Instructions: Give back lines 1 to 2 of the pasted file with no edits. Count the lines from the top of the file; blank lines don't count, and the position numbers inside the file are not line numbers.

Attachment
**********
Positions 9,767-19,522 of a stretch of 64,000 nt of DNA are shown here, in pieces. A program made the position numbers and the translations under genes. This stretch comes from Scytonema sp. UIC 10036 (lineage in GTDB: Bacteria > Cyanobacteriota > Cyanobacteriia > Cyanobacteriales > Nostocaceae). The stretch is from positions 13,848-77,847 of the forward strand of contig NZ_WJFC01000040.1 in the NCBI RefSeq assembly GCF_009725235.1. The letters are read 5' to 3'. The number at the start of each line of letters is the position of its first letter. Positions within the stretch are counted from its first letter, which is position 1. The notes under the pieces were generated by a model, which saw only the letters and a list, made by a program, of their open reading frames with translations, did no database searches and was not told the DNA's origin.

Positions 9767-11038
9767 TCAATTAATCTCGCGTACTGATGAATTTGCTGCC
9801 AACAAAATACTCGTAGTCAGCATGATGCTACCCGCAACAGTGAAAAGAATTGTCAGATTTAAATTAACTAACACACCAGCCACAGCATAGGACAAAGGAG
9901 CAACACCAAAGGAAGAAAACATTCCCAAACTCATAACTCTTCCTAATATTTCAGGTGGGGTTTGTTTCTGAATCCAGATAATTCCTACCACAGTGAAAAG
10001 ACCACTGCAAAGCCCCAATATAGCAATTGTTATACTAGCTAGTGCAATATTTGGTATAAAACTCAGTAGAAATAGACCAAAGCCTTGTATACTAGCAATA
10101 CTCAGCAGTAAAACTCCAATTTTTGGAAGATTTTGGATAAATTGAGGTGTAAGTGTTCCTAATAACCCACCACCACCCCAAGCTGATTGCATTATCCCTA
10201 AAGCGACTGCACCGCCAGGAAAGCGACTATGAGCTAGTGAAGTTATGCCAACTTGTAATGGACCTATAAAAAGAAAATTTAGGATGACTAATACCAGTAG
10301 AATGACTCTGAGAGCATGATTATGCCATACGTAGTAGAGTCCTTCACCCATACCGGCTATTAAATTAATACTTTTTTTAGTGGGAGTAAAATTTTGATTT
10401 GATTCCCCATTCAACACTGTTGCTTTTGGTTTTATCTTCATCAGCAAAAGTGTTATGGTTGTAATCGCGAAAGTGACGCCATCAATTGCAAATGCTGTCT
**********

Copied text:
Positions 9,767-19,522 of a stretch of 64,000 nt of DNA are shown here, in pieces. A program made the position numbers and the translations under genes. This stretch comes from Scytonema sp. UIC 10036 (lineage in GTDB: Bacteria > Cyanobacteriota > Cyanobacteriia > Cyanobacteriales > Nostocaceae). The stretch is from positions 13,848-77,847 of the forward strand of contig NZ_WJFC01000040.1 in the NCBI RefSeq assembly GCF_009725235.1. The letters are read 5' to 3'. The number at the start of each line of letters is the position of its first letter. Positions within the stretch are counted from its first letter, which is position 1. The notes under the pieces were generated by a model, which saw only the letters and a list, made by a program, of their open reading frames with translations, did no database searches and was not told the DNA's origin.

Positions 9767-11038